Let $(W_t)_{t\geq0}$ be a standard Brownian motion in $\mathbb{R}^n$ and $(A_t)_{t\geq0}$ be an adapted matrix-valued process such that $A_t$ is a positive symmetric matrix with bounded operator norm : for all $t>0$, $\vert\vert A_t \vert\vert_{op} \leq b$ for some constant $b$. That is $$0\preceq A \preceq bI_n $$ Define, for all time $t\geq0$ the martingale $M_t=\int_0^sA_sdW_s$.

Is it true that both processes can be simultaneously confined ? That is for all $T>0$ and all $R>0$, $$\mathbb{P}(\forall t \in [0,T], W_t \in B(0,R) \text{ and }\forall t \in [0,T], M_t \in B(0,R)) > 0 \quad? $$ For my purpose I would actually need the slightly weaker :

$$\mathbb{P}(W_T \in B(0,R) \text{ and }\forall t \in [0,T], M_t \in B(0,R)) > 0 $$ Fix some $T>0$. I tried to work on the event $E_R = \{\forall t \in [0,T], W_t \in B(0,R)\}$ but it is unclear to me how $M_t$ conditionned to that event behaves, as there could be cancellations assuring that $W_t$ is small that might be destroyed in the stochastic integral right ? On the other hand it looks plausible to me that $\omega \in E_R \implies M_t(\omega) \in B(0,\lambda R) $ for some $\lambda$ potentially large but I might be wrong ?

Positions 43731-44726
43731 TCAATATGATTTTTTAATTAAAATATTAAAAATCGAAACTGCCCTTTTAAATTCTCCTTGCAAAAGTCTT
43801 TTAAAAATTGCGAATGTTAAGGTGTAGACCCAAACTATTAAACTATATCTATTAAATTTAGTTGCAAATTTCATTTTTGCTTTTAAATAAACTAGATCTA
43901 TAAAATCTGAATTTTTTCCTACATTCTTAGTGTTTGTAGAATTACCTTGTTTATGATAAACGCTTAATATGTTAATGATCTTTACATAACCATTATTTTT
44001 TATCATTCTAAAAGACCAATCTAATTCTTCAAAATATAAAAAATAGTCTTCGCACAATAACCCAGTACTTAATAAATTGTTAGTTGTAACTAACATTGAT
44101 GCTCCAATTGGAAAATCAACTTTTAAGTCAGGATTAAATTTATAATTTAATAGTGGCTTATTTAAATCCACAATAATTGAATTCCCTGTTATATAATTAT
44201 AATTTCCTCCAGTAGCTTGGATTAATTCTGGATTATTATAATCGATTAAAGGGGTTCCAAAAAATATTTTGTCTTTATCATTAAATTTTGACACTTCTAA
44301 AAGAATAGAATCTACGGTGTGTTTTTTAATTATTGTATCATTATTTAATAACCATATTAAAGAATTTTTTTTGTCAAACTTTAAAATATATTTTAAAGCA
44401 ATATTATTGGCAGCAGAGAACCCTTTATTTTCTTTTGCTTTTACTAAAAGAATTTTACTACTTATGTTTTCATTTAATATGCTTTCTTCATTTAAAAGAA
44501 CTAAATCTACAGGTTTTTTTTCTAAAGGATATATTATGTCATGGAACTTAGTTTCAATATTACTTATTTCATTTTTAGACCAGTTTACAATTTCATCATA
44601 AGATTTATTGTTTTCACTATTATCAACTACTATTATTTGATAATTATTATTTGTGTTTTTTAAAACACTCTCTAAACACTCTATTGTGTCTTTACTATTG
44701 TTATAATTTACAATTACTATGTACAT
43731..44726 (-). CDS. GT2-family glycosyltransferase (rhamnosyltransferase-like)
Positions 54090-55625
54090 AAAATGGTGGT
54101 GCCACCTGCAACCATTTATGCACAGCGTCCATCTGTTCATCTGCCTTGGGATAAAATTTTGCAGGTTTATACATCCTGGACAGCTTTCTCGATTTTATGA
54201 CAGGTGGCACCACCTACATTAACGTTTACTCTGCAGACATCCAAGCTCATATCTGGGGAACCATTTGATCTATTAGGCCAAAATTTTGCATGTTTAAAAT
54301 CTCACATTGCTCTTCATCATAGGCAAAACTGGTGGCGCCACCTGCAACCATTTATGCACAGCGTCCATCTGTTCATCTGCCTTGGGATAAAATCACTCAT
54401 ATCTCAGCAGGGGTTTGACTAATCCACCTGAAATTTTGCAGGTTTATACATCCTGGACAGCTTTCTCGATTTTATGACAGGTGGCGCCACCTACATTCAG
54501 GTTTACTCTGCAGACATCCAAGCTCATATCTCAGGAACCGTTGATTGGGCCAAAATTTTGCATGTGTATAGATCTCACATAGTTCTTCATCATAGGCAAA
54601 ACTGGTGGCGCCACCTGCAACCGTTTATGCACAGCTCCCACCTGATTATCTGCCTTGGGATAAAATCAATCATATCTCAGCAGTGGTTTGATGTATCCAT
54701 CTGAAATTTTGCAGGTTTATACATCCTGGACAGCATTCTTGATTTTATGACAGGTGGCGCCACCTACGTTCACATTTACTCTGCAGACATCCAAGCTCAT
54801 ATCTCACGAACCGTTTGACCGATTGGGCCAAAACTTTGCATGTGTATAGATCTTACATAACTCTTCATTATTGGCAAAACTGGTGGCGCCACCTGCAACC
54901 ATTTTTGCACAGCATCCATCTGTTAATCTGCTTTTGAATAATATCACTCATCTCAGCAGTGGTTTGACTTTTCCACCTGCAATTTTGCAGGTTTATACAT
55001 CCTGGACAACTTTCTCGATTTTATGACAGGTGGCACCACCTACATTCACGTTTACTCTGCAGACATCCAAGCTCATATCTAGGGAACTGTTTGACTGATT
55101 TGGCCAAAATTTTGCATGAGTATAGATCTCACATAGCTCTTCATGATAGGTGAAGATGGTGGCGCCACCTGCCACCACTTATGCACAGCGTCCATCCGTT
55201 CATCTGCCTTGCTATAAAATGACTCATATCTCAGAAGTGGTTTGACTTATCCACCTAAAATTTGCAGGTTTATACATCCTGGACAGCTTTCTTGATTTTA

EDIT : The general answer is no, as shown in an answer below. What kind of hypothesis on $A_t$ could fix the issue ? If $A_t$ is an homotethy for instance it is of course true. Is :

$$aI_n\preceq A \preceq bI_n \quad \text{ almost surely}$$ for some $a,b>0$ enough for instance ?